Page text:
Series Titles

Aspects of Orality and Greek Literature in the Roman Empire

Orality was the backbone of ancient Greek culture throughout its different periods. This volume will serve to deepen the reader’s knowledge of how Greek texts circulated during the Roman Empire. The studies included here approach the subject from both a literary and a sociocultural point of view, illuminating the interconnections b...

Catalogues of Proper Names in Latin Epic Poetry

The book consists of two main parts: a) Structure and Contents, b) Catalogues in Context: In the first part the major subject is how a catalogue is organized internally. A number of structural patterns formed since Homer on the basis of the position the names held within the catalogue (density in the middle - spacing in the middle ...

Characterisation in Apuleius’ Metamorphoses

This is the first volume dedicated to the topic of characterisation in Apuleius’ Metamorphoses, the Latin novel from the second century CE. The subject has not been ignored in recent scholarship on individual characters in the work, but the lack of an earlier general overview of the topic reflects the general history of scholarship...

Debating with the Eumenides

Modern Greek national and cultural identities consist, to a considerable extent, of clusters of cultural memory, shaped by an ongoing dialogue with the classical past. Within this dialogue between modern Greece and classical antiquity, Greek tragedy takes pride of place. In this volume, ten scholars from Cyprus, Greece, the United ...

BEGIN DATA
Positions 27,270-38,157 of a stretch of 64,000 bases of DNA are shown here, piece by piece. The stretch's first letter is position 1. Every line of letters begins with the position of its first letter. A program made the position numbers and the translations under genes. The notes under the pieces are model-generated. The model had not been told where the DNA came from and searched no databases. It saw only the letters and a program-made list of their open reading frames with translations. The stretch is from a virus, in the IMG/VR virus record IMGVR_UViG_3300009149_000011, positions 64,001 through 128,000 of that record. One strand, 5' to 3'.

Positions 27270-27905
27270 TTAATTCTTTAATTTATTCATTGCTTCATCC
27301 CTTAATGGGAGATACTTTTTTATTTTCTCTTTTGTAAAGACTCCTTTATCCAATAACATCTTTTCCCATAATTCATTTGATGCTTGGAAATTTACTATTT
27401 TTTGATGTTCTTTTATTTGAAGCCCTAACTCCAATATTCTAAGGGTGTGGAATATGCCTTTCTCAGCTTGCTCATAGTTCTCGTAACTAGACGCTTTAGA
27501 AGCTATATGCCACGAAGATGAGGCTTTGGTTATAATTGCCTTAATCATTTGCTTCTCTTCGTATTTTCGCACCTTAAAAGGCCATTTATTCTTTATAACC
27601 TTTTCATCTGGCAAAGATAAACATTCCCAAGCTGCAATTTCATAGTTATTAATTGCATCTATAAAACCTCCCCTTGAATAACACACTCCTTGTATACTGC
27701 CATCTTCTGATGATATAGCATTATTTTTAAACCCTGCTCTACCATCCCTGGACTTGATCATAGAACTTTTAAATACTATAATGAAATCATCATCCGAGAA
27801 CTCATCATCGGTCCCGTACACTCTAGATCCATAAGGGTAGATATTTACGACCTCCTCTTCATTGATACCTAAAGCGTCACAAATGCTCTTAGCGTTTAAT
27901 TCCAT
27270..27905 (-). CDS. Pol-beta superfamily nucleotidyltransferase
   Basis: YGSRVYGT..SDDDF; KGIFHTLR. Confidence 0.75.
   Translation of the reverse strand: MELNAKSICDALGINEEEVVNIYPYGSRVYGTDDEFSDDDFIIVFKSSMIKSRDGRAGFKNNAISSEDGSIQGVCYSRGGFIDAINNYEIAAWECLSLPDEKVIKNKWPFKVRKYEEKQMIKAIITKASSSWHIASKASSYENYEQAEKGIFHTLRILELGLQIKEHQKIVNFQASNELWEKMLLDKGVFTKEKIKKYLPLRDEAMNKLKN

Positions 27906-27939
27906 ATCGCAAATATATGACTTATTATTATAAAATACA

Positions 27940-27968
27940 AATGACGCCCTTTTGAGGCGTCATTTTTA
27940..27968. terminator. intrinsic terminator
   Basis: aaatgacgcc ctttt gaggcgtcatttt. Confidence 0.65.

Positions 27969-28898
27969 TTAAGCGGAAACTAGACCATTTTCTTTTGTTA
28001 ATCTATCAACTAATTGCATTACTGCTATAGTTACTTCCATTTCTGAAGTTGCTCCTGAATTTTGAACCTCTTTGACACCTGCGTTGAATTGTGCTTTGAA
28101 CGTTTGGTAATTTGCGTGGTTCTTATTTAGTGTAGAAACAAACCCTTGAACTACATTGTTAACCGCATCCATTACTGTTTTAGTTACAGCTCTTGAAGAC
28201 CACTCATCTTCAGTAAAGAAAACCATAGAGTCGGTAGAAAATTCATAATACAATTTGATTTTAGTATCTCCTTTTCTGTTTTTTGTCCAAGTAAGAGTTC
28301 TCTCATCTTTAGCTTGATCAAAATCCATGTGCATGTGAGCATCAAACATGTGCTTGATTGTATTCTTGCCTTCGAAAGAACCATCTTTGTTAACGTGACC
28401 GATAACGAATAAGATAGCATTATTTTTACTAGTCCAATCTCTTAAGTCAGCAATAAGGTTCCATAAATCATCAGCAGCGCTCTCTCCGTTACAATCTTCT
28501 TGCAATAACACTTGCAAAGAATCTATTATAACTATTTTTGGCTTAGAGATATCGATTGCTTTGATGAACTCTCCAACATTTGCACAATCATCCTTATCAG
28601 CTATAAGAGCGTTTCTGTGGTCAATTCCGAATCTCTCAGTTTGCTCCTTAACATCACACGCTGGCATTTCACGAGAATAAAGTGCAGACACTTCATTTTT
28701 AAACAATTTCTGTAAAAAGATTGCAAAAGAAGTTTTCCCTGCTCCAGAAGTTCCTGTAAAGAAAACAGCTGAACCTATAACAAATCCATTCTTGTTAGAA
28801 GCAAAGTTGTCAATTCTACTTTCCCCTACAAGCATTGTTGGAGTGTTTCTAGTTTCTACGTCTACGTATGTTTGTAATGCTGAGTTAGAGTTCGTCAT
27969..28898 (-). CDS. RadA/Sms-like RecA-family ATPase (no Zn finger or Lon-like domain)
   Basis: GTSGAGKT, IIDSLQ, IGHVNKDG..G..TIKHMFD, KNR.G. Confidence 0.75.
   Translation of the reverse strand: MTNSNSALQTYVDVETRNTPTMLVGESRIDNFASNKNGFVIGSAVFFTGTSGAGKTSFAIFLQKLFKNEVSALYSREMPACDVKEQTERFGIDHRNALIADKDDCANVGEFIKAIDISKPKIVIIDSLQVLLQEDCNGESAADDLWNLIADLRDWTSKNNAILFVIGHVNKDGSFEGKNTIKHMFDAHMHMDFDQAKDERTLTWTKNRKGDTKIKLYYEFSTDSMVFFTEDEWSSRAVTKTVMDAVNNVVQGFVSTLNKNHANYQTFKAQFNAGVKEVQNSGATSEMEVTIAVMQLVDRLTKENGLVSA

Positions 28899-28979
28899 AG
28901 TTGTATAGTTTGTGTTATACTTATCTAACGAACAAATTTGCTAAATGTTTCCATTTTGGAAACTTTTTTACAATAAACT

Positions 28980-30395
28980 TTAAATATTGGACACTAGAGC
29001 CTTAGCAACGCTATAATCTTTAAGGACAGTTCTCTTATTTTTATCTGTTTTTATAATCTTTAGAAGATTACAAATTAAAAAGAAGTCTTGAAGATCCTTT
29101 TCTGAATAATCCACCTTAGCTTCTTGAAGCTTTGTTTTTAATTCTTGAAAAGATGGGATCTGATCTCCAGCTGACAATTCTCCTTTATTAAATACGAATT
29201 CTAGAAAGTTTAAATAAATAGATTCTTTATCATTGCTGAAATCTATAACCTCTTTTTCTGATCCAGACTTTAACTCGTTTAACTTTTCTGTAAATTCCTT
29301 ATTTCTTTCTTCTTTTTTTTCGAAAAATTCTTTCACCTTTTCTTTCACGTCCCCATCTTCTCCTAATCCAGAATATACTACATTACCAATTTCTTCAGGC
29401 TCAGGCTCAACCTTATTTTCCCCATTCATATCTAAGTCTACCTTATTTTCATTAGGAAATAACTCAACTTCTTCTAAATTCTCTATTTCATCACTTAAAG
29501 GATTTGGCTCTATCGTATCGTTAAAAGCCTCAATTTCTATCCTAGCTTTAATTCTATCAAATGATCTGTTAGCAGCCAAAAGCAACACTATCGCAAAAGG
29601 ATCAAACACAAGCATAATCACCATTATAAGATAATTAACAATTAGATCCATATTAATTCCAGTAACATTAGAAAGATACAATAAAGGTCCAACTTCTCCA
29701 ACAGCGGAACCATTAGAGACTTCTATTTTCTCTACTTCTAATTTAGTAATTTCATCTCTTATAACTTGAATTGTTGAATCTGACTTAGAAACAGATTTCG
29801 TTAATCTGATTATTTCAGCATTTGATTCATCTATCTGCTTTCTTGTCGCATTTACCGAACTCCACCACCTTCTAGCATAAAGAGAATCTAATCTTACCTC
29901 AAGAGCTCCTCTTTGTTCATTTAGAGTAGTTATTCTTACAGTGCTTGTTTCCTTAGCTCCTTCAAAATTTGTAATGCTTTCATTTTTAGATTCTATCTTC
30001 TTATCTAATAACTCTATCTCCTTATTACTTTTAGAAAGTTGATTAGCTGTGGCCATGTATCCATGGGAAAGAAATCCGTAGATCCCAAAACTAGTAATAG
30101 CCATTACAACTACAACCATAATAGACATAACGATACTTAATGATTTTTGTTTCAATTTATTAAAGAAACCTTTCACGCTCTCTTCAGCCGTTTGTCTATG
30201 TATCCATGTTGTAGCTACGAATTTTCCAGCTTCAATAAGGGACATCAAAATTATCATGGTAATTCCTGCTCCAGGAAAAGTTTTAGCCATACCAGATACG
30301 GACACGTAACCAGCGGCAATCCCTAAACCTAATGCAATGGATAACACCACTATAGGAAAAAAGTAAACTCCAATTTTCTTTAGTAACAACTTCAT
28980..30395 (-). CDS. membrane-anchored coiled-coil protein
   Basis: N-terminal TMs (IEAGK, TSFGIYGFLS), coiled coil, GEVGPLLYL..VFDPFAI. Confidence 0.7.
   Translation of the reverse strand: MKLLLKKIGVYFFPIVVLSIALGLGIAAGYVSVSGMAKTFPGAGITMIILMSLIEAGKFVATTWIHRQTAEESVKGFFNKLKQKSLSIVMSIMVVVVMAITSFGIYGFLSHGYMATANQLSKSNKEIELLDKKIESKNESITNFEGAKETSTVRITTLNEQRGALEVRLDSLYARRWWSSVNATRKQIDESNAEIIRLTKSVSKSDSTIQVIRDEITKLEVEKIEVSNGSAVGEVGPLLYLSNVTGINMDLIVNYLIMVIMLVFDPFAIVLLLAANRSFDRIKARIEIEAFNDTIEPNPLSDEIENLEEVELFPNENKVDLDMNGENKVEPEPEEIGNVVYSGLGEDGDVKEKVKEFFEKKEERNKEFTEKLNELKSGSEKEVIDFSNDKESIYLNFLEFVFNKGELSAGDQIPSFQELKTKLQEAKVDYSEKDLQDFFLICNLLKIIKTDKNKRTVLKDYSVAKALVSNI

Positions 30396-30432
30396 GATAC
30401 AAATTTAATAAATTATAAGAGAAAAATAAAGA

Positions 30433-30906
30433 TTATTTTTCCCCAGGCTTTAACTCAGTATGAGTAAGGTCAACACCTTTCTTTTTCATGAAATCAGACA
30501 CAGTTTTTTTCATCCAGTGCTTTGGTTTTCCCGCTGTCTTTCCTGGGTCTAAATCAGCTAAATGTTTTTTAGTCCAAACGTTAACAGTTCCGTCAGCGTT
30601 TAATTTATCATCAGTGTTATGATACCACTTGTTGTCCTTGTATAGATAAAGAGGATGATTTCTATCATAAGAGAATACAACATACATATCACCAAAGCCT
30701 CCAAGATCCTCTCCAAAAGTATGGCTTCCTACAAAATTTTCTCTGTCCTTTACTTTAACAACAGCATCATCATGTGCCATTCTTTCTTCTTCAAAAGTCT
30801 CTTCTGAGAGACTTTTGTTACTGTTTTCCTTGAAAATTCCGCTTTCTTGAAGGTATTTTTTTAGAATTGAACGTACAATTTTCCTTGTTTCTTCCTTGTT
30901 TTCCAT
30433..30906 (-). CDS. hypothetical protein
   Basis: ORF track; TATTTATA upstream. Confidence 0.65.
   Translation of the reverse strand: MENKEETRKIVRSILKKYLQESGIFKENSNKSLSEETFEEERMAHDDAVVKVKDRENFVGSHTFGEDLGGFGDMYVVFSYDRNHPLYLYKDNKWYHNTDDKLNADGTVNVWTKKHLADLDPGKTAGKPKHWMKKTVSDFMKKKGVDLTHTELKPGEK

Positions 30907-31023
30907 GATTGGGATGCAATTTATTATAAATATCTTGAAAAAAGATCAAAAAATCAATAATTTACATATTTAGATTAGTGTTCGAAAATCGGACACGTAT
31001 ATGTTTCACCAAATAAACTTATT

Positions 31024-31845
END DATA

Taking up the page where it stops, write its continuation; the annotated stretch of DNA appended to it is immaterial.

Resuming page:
Libera Fama

Fame and glory, rumour and reputation have fascinated through the ages. The way in which they are communicated and spread is a topic which impacts our lives on a daily basis and is an important theme in current literature. The ancient world is an ideal arena for the exploration of these issues, being a ‘closed’ period of human hist...

New Perspectives on Postclassical Comedy

PIERIDES II, Series Editors: Philip Hardie and Stratis KyriakidisThe re-emergence of Menander from the landfills of Egypt in the late-19th century and the subsequent discovery of the Bodmer Codex in the 1950s caused a sensation among scholars. After a period in which the primary editing and reconstruction of the substantially prese...

Terence and Interpretation

PIERIDES IVThis volume examines interpretation as the original process of critical reception vis-a-vis Terence’s experimental comedies. The book, which consists of two parts, looks at Terence as both an agent and a subject of interpretation. The First Part (‘Terence as Interpreter’) examines Terence as an interpreter of earlier lit...

The Philosophizing Muse

Despite the Romans’ reputation for being disdainful of abstract speculation, Latin poetry from its very beginning was deeply permeated by Greek philosophy. Philosophical elements and commonplaces have been identified and appreciated in a wide range of writers, but the extent of the Greek philosophical influence, and in particular t...